We’re in the middle of the Easter octave. If you’re reading this, that means you’ve made it through Lent. Halleluiah!
Of course, for those of you who either don’t observe the Lenten season, or chose not to do anything out of the ordinary or give anything up for Lent, this may not be that big of a deal. But, for those of us that did challenge ourselves this Lent — and made it faithfully through 40 days of prayer, almsgiving and fasting — kudos to us!
The older I get, the more I’m interested in diving further into my Catholic faith. Back in the day, the thought of giving something up for Lent made me dread that seven-and-a-half week stretch of time that started during Wisconsin’s never-ending winter season.
Something happened along the way and now I actually find myself looking forward to Lent. Maybe because it’s the harbinger of spring. Or what should be spring, I say, as I look out the window at the snow falling… again. Those poor robins came back way too early this year. They never learn!
But, there’s more to it than just the light-at-the-end-of-the-winter tunnel. For some reason, I’ve really grown to enjoy embracing the three pillars of Lent. During this season of the year, in the spirit of almsgiving, we try to give more generously to the various organizations that reach out to us in need of funds.
As far as fasting goes, apparently, my husband and I have reached the age where fasting is no longer mandatory during Lent. Regardless, we still felt compelled to do that this year.
Last year for Lent, we committed to fasting two days per week. A zero-calorie liquid fast (think tea and coffee with no creamer, which is hardly worth the effort of making it, if you ask me). We decided to do that again this year. To make it a bit more challenging, I quit weighing myself during Lent. I didn’t want losing weight to be the focus of the fast. I wanted to offer up my hunger pains for people and souls in need and to reflect on Christ’s Passion on my fast days.
Ramped up my prayer game too. On Ash Wednesday, I started a 54-day novena for our nation. John and I also did the nine-day Surrender Novena. The biggest challenge I undertook this year was committing to attend Mass six days a week, doubling my normal schedule.
Working from home, I usually try to schedule two days each week with no outside appointments. Giving those more-leisurely days up was trying, but the joy I got from attending Mass at eight different parishes in our area during that timeframe was totally worth it.
On Mondays, weather permitting, since it’s a half-hour drive from our house, I attended a small wayside shrine for Mass. The church held maybe 40 or 50 people and there was a full house every week. I was particularly touched by the heartfelt prayers that attendees said out loud during the general intercessions.
When the roads were in poor condition, I attended Mass at noon at an older church in our downtown. We’re told that Blessed Solanus Casey said his very first Mass in that building. The large, older church is packed every Monday. Even parking was at a premium.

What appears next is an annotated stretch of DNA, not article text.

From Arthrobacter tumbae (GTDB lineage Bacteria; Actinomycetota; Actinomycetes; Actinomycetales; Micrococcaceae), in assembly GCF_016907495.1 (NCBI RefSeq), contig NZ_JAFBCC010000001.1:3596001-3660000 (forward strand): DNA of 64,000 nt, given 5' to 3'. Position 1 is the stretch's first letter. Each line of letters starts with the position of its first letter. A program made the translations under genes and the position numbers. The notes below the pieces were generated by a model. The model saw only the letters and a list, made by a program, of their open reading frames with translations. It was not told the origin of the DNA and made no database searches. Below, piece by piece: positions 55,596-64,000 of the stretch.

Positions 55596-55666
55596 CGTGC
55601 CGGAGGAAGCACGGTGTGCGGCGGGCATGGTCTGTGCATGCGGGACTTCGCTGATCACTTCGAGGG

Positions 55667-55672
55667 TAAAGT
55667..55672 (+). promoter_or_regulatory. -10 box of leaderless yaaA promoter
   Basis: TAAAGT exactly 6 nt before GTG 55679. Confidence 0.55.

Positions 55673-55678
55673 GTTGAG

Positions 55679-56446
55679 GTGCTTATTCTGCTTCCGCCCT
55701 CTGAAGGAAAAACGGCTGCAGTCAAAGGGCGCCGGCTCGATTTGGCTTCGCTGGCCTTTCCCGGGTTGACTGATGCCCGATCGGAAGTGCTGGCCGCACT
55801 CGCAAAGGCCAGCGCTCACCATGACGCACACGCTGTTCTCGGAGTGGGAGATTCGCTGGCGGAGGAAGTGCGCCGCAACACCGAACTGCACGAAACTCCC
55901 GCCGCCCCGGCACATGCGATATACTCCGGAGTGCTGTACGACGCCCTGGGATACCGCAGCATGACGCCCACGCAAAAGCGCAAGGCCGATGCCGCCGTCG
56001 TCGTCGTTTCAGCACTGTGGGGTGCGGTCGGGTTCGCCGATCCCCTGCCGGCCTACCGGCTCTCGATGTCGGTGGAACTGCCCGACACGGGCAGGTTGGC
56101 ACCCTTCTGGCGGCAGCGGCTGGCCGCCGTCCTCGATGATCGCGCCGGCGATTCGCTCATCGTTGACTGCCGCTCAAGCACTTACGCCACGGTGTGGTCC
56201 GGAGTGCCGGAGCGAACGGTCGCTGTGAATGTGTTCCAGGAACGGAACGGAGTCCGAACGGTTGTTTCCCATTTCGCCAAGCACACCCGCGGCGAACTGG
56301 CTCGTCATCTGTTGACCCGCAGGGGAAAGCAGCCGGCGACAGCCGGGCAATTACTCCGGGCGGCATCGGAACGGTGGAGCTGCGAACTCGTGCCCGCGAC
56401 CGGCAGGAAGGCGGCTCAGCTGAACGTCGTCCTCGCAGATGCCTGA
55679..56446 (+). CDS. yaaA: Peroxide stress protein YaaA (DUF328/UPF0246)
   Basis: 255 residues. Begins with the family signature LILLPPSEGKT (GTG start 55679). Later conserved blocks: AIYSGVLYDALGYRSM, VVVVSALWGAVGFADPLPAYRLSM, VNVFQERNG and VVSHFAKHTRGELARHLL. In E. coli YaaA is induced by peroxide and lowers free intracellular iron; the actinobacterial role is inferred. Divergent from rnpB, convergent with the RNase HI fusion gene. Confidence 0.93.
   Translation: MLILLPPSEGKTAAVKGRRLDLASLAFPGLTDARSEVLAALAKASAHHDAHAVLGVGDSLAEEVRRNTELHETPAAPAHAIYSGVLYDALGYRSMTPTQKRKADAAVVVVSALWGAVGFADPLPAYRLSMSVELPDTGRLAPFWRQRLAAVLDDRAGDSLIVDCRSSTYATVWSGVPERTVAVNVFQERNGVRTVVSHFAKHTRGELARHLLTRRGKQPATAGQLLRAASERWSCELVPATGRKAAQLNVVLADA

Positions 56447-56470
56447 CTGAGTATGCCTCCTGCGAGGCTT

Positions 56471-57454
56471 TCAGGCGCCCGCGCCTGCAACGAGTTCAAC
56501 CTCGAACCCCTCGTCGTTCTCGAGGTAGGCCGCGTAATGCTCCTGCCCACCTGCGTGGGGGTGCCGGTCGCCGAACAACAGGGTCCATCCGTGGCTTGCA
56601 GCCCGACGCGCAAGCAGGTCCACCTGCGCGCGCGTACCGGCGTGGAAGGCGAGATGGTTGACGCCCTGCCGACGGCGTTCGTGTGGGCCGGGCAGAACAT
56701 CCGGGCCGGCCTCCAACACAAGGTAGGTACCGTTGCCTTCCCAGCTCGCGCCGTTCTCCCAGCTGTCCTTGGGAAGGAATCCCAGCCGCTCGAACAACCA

On Tuesdays, I attended the church where my husband and I were married 41 years ago. Not to be biased, but this traditional European-style church is one of the prettiest spaces in which I’ve ever worshipped. They have a deacon and priest team who take turns doing the homilies and I’ll tell you what, those men are on fire! And they incorporate traditional Catholic practices into their Mass including offering Adoration an hour before Mass starts, praying The Sanctus (Holy, Holy) and Angus Dei (Lamb of God) in Latin, and ending each Mass with the St. Michael the Archangel prayer.
Wednesdays I have a commitment to my own parish to lector and lead the rosary after Mass, so I was there each week. It’s a smaller crowd, but we’re dedicated. I enjoy our priest’s unscripted sermons on the week days.
Thursdays found me at the sister parish to the Tuesday parish, so it was the same pastoral team. Those parishes feature a kneeler in front of the sanctuary so people may kneel to receive Communion in the hand or on the tongue. When I was there I took advantage of that and did the latter. Another nice feature at those churches is that they pray the rosary before Mass and the Divine Mercy Chaplet for Life after Mass, so it was worth the drive to be there at 6:30 a.m. to catch everything.
Year round, on Fridays I attend a Catholic Bible study with my dad at 6:30 a.m. After the class ends at 7:30, I walk next door to the parish for 7:45 a.m. Mass. The church is a modern style, which wouldn’t normally be my preference, but the priest there does an incredible job of preaching short and memorable sermons so the Masses there are very meaningful.
First Saturday found me at a parish in another local community. The priest there happens to teach our Bible study and is a dear friend, so I always enjoy attending his Masses. I tried to go to confession there during Lent, but the line was surprisingly long, so I went to one of the other churches, making sure to be there fifteen minutes before confession stared to secure a place in line.
Sticking to Lenten commitments isn’t always easy, but it’s always worth it. My husband and I are already starting to consider what we’ll do next year. But, in the meantime, we are enjoying Eastertide. Blessings to you and yours as we all journey through this next liturgical season.